An Elliotson Prize essay by Dr John Duthie.
It was a fine, crisp, Friday morning in spring, as I skipped gaily into the Dental Practice in a part of Liverpool, soon to be ‘termed’ a ‘European Area of Deprivation’. My first patient was a woman who complained of a sore mouth. She skillfully ‘palmed’ her full dentures from her mouth into her pinafore pocket in one seamless movement and sat back and opened her mouth. The yawning chasm immediately displayed a range of oral pathology that would cause any recently qualified dental surgeon to regurgitate an entire text book of terms. There was every kind of fungal presentation, atrophic mucosa, speckled leukoplakia, a large suppurating ulcer with raised, rolled edge and a tongue like a map of the world.
I duly regurgitated the text book to the patient along with the advice to leave the dentures out, rinse with salt water, apply the foul tasting ointment I prescribed and come back on Monday.......
She failed to return. This created in me, a range of emotions including anger, guilt and panic.
She was contacted and attended three weeks later. She was unrecognisably better to the extent that I doubted what I had seen. I then proceeded to congratulate myself by saying “I told you the foul tasting ointment would help”. To which she replied “Oh. It wasn’t that. I went to see Letty. She gave me a flat mushroom and told me to suck this onto the roof of my mouth of a night, and another thin mushroom to put in my teeth during the day.”
This caused me to have much the same emotions with adrenaline, noradrenaline and cortisol release as my last encounter with this patient but for a different reason.
I regained my composure and asked if it would be possible to speak to Letty about her case.
The British Society for Medical and Dental Hypnosis Foundation course was the first postgraduate course that I attended after qualification in 1975. It was the perfect preparation for my first encounter with the ‘White Witch of Wavertree’.
Letty was about 85 years of age at the time and had served the community as a ‘wise woman’ since returning from the Great War. She had silver hair, a broad beaming smile and all her own teeth. I had visited her to discuss the rationale for advising my patient to “suck a mushroom”!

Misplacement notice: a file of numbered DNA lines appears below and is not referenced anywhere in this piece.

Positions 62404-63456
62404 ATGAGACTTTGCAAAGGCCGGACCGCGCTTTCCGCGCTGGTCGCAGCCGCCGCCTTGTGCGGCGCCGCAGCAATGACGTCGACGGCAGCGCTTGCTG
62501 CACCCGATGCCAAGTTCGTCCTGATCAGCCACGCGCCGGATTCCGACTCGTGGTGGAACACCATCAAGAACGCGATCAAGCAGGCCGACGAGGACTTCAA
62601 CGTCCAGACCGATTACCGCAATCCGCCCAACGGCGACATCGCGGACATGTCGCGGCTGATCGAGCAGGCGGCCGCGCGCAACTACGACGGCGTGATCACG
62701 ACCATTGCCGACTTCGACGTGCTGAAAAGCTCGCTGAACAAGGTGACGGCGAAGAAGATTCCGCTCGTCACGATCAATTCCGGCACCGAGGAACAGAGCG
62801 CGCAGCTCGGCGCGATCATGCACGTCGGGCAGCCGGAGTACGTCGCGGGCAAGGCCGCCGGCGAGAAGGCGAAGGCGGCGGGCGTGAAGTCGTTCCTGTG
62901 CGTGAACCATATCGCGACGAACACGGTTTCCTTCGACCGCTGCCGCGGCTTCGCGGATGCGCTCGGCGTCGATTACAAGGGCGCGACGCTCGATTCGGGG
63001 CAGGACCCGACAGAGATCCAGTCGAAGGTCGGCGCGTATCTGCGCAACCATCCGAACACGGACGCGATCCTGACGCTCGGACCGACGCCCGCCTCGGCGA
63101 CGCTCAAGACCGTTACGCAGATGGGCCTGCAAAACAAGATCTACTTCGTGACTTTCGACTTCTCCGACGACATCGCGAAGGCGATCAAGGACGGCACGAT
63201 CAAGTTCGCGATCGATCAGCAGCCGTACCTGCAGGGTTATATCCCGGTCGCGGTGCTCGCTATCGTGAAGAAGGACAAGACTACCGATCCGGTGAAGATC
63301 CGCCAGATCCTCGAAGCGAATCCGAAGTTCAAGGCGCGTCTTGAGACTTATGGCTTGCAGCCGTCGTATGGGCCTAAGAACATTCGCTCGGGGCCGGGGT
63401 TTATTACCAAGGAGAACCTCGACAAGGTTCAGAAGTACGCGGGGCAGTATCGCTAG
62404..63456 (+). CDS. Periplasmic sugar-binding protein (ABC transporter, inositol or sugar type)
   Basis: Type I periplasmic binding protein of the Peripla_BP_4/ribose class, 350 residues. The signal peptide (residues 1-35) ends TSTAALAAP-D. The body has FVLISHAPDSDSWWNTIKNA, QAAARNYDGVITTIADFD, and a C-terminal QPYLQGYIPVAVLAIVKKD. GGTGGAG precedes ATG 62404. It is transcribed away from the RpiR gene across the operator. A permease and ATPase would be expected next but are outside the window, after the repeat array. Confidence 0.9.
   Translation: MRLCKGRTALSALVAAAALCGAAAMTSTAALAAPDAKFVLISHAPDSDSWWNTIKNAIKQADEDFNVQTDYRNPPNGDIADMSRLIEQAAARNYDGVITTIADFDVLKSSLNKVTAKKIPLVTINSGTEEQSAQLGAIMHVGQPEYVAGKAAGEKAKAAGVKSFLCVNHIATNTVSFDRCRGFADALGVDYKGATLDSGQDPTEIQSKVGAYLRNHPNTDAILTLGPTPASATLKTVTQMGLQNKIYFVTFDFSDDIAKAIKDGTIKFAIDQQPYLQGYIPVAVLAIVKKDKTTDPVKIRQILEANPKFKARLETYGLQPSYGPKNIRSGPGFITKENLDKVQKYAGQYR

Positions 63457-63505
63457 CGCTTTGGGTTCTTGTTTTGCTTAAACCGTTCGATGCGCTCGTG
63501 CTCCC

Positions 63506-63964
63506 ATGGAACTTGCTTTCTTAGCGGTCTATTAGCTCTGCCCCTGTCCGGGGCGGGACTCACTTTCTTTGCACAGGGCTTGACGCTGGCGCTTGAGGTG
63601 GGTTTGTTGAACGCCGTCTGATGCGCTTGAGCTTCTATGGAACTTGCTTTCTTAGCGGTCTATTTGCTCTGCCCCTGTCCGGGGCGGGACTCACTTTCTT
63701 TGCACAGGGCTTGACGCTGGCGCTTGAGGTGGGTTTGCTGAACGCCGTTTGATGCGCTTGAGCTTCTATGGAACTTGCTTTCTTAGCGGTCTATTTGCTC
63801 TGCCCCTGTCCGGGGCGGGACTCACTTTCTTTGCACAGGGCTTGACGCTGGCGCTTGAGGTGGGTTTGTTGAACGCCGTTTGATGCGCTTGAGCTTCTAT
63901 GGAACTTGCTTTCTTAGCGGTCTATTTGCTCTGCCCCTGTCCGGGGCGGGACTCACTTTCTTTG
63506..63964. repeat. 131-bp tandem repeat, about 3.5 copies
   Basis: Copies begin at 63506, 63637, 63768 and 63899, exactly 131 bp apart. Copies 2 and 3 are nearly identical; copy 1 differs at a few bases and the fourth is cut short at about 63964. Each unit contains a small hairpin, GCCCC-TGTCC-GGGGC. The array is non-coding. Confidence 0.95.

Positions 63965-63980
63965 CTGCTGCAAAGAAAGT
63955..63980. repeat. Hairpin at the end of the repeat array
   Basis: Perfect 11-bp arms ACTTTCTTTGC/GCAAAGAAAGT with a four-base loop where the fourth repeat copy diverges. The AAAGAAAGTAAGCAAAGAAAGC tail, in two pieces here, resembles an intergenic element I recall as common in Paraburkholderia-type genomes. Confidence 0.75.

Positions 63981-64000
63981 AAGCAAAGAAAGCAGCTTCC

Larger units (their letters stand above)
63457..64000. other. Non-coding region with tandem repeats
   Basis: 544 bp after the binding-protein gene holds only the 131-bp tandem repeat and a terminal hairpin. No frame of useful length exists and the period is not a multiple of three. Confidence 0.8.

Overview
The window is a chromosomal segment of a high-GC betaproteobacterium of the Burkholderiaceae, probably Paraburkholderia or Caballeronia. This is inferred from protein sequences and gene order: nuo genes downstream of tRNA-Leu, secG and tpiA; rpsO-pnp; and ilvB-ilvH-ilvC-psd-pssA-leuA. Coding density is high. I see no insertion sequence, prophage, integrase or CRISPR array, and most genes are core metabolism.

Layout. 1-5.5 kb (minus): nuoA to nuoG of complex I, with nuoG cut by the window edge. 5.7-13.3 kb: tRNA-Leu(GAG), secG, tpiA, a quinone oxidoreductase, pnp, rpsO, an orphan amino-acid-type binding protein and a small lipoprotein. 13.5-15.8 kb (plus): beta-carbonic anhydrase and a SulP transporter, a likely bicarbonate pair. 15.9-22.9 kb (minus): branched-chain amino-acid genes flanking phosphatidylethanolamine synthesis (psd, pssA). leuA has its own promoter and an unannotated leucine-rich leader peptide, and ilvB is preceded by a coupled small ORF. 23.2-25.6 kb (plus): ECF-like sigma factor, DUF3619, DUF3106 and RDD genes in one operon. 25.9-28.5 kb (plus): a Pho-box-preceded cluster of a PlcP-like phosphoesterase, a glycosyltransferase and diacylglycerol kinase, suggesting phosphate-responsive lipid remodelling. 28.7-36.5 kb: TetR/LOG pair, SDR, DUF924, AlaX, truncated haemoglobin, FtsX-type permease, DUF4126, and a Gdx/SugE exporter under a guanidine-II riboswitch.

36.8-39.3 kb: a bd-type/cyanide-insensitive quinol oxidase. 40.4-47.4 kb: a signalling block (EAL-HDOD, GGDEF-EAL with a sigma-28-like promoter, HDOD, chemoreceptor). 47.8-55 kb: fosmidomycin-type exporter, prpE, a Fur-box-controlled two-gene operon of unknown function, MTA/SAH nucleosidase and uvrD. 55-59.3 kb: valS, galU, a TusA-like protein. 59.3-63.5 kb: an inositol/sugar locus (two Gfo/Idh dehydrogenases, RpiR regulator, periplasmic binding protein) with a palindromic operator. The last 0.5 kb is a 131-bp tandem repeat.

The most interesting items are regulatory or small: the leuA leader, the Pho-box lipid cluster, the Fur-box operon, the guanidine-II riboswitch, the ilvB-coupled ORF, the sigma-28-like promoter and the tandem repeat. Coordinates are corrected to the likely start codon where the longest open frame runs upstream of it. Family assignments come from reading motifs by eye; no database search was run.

I explained my concerns to her, she smiled, extended her hand for me to take and indicated for me to sit down. She placed her hand over mine and said “Mr Denis ( all dentists in Liverpool are referred to as ‘Denis’! ), I want you to imagine that you are one of your patients….and I want you to pretend….”…..
Oh yes, she was very good.
She explained, “the trouble with you young doctors and dentists is that you think that if you
give things labels; you know everything - but you don’t”.
“How else was I going to get a young woman like that to leave her teeth of a night”. “And, Mr Denis, if you smear your ointment on the mushroom; they’ll not notice”!
The community respected Letty. It was only the doctors, dentists and pharmacists who disparagingly and incorrectly labelled her “the White Witch of Wavertree”.
The White Witch used body language, built rapport, used pacing and leading naturally. She used it as a standard way of communicating all the time; with everyone. Using these principles of hypnosis, she empathised with peoples problems, spreading happy feelings with her infectious smile, getting them to imagine being better as she handed over a remedy or reassuring them that their GMP had given the right advice. When they left the doctor they felt worried; but after 5 minutes with Letty; they felt better. What a shame that I didn't hand over the prescription with the same care and hypnotic technique rather than a misplaced belief that the drug would do everything, ignoring the placebo effect and assuming she would follow instructions because I was a professional.
So, is there a rationale for using either of these terms?
Hypnosis is the established term we use to describe the range of techniques we employ as tools to enhance healing and well-being. Personally I don't’ like the term as it implies ‘sleep’; which it is not. The term has as many definitions as people reading the essay but the concept is understood and not open for discussion.